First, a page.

[Editor's note: This story is a letter from a woman to her husband. While this is one example of one type of relationship, we understand, appreciate and celebrate that relationships come in all forms and configurations.]
Some days when you walk through the door, I want to run out.
(I'll come back, I promise!)
Because it's been a tough day. A mentally, physically, emotionally tough day of juggling kid stuff, house stuff, job stuff...stuff that I don't even really realize I am juggling. The invisible tasks like—making a list of things we need to restock in the house, ordering new undershirts for our daughter, weeding through the clothes the kids have grown out of, cleaning up messes that I know will be replaced in seconds...
Some days when you walk through the door, I want to collapse in your arms and cry.
Because I feel like I'm failing. Like it's too much. Like I'm overwhelmed. And I need you to tell me that I'm not failing, that this life we live is beautiful and worth it, and that I'm an amazing mother. (If you also wanted to tell me that I'm pretty and look great in your sweatpants...you know I'll take it.)
Some days when you walk through the door, I want to be held by you for the rest of the night, in my safe space.
Because I feel like I've done it all, seen it all, and have been it all for everyone today. I can't deal with another poop diaper, another request, another fight over the very random McDonald's emoji toy we got months ago from a Happy Meal.
Some days when you walk through the door I want to “prove" all the things I've gotten done today. Without any prompting, even. I just want to spew out the fact that I vacuumed, did dishes, cleaned, did laundry. I want you to understand that I am trying and I need you to recognize my effort, even when it seems invisible.
Because I know it looks like I have never cleaned this house, but I've actually been picking up all day.
Some days when you walk through the door, I want to quietly retreat to our room to have time to myself while you deal with bath time and dirty dishes and bedtime.
Because I didn't have any time to myself today. At all. Not even while using the bathroom. No one napped. Both children needed lots of things (as they do)—more water, a new shirt because the other one got wet, a different princess dress, help with this puzzle, more snacks please, help putting shoes on, help brushing teeth, getting in/out of the car, getting the paints out, etc. And dinner needed to be cooked, the very full sink needed to be emptied, the Cheerios on the rug needed to be vacuumed, I needed to get work done.
Some days when you walk through the door, I want to hop in the shower and stay there for a long while.
I want to enjoy peace and quiet and the feeling of cleanliness.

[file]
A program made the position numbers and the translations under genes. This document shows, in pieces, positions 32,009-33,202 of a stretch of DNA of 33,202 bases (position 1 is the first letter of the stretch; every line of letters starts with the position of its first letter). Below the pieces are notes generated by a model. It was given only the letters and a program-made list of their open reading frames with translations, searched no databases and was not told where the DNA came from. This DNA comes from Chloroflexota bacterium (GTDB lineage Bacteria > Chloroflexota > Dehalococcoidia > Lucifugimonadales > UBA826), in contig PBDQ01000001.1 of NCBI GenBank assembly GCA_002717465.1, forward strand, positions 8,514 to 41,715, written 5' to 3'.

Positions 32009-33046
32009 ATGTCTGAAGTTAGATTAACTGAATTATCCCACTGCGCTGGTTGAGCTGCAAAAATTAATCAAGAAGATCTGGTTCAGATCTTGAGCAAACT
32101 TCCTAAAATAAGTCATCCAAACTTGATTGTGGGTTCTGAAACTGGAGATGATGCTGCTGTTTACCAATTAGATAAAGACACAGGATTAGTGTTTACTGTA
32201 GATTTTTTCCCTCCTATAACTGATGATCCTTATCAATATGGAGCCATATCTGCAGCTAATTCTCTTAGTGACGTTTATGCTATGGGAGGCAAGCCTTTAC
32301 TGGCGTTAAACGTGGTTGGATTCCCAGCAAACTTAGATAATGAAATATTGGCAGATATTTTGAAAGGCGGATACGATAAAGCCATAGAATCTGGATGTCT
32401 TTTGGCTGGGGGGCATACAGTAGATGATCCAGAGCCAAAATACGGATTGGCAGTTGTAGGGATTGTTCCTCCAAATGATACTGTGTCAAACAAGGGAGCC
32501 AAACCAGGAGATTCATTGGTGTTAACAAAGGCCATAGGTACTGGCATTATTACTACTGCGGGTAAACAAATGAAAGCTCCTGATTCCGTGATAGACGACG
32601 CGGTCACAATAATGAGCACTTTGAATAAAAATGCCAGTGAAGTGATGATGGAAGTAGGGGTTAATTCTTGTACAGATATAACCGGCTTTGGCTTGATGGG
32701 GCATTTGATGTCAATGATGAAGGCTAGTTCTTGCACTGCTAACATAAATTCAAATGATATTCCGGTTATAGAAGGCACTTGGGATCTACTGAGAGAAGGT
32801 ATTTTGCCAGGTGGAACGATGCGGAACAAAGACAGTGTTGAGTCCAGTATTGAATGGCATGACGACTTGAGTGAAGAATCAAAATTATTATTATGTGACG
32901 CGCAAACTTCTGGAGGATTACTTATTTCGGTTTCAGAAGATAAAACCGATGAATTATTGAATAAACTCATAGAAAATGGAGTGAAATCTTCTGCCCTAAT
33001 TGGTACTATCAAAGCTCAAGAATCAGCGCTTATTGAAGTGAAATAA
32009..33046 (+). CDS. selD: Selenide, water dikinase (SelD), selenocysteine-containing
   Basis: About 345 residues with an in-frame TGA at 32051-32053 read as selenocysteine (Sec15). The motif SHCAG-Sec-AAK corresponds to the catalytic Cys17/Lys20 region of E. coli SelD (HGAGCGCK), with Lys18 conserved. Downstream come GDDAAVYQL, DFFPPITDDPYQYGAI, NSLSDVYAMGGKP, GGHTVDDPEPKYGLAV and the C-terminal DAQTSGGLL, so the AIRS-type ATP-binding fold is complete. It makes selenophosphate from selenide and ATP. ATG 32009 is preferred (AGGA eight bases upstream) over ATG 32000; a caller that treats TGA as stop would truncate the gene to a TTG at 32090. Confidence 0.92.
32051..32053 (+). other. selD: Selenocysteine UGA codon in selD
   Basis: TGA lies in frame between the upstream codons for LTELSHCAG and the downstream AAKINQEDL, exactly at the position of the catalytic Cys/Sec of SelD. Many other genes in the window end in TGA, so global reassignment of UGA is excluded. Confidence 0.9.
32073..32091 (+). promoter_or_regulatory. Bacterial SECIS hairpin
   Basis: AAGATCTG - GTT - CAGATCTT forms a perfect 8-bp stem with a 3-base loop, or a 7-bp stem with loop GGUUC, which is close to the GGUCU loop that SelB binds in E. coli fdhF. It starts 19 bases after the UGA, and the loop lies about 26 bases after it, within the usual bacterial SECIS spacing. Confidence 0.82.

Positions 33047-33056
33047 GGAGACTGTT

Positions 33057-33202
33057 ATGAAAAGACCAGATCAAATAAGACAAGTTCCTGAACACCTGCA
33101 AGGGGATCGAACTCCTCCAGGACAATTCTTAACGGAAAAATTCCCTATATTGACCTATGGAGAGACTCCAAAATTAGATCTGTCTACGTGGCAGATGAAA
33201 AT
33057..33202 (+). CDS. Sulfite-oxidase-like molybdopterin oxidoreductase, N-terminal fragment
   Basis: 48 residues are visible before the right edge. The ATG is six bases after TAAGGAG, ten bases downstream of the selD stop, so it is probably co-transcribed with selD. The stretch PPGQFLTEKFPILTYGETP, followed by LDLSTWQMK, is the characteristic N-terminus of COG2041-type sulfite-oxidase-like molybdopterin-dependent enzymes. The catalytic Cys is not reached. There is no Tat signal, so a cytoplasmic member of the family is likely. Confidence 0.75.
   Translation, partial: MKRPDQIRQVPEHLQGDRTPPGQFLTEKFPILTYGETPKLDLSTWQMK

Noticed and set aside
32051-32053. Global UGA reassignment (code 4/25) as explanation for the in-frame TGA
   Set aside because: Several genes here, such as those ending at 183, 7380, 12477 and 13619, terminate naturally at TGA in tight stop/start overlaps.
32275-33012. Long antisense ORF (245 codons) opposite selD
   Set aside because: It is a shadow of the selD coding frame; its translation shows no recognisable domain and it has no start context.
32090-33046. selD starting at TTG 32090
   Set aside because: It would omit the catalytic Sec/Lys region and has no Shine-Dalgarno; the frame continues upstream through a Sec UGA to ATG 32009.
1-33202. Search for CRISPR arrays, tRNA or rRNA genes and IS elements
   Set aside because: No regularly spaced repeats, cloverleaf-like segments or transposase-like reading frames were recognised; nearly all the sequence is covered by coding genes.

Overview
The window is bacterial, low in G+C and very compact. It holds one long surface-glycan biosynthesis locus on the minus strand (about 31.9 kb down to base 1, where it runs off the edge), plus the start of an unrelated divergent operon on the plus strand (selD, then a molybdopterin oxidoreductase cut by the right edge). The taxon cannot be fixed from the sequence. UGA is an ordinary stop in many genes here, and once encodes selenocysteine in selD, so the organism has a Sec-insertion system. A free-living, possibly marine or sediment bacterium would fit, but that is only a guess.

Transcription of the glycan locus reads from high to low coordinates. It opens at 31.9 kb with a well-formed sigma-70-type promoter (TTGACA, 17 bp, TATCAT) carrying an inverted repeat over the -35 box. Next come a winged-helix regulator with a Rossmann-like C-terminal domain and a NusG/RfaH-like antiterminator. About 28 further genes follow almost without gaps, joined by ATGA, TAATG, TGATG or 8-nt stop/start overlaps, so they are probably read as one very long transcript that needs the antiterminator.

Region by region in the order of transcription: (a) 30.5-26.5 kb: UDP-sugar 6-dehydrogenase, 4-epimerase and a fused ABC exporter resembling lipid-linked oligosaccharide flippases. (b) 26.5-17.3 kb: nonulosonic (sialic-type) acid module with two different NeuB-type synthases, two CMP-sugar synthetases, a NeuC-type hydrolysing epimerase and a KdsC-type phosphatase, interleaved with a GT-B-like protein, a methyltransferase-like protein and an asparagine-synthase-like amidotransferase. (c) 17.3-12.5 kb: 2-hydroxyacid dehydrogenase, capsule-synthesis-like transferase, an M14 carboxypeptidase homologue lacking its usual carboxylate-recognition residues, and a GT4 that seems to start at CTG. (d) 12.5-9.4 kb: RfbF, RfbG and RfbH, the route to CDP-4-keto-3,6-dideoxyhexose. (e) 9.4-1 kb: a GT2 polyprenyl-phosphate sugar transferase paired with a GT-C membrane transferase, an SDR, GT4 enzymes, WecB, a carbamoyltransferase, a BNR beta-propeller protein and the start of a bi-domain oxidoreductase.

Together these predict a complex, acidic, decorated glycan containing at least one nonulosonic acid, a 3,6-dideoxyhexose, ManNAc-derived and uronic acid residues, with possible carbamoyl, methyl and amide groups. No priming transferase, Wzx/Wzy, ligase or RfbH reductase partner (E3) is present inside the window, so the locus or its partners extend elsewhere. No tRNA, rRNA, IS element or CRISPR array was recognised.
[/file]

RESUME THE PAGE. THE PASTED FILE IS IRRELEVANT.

Because I skipped a shower today because it kept falling to the bottom of my to-do list. Often, my self-care “to-do" items do, unfortunately.
Some days when you walk through the door, I want to chat about everything. To brain dump all my ideas, my challenges from the day, my funny anecdotes.
Because I haven't held many other adult conversations today, TBH. And I love conversing with you and hearing about your day and telling you about mine. I want to connect with you, laugh with you, be seen by you.
But, some days when you walk through the door, I want the noise to stop. I want to sit in silence. I don't feel like chatting.
Because I've heard “Mommy! Mama! Mommy!" all day today. I've dropped what I was doing to run to our crying daughter. I've sang every song from Moana (many times...Make way! Make way!), and I've tried to reason with toddlers who want to take their clothes off at the park, who want to eat cookies for lunch and who insist on chugging my iced-coffee the second I put it down...among many other fairly unreasonable requests.
Some days when you walk through the door, I want to go to sleep. I want to say, “Nice to see you!" and then swan dive into our bed.
Because it's been a draining day. I am tapped out of everything I have, and I have nothing left to give. My cup is empty.
My love, you work so hard for us. You're an amazing father. An incredible man.
You leave for work before we even get out of bed. Your commute is over three hours a day and you miss us while you're gone. You go to lots of meetings and your brain is working working working all day long. You worry about our budget and research what kind of car we should buy. You do the taxes and take the trash out. You remember to get awesome things like a surprise t-ball set for the kids, you order a new car seat the second I complain about how I keep forgetting, you empty the dishwasher and catch up on loads and loads of laundry on the weekends.
You come home with your own to-do lists running through your head, your own feelings of frustration, and your own levels of exhaustion.
I know you've been working hard too, and that we're a team sacrificing and working together.
You're always there for me. You always try. And I always will, too.
Because no one promised us any of this would be easy. But it is worth it.
So, mostly, what I want to say to you when you walk through the door is—thank you.
Thank you for creating this family, this life, with me. Thank you for really being in this with me—day in, and day out.
Because there's no one else I'd want to do this with than you.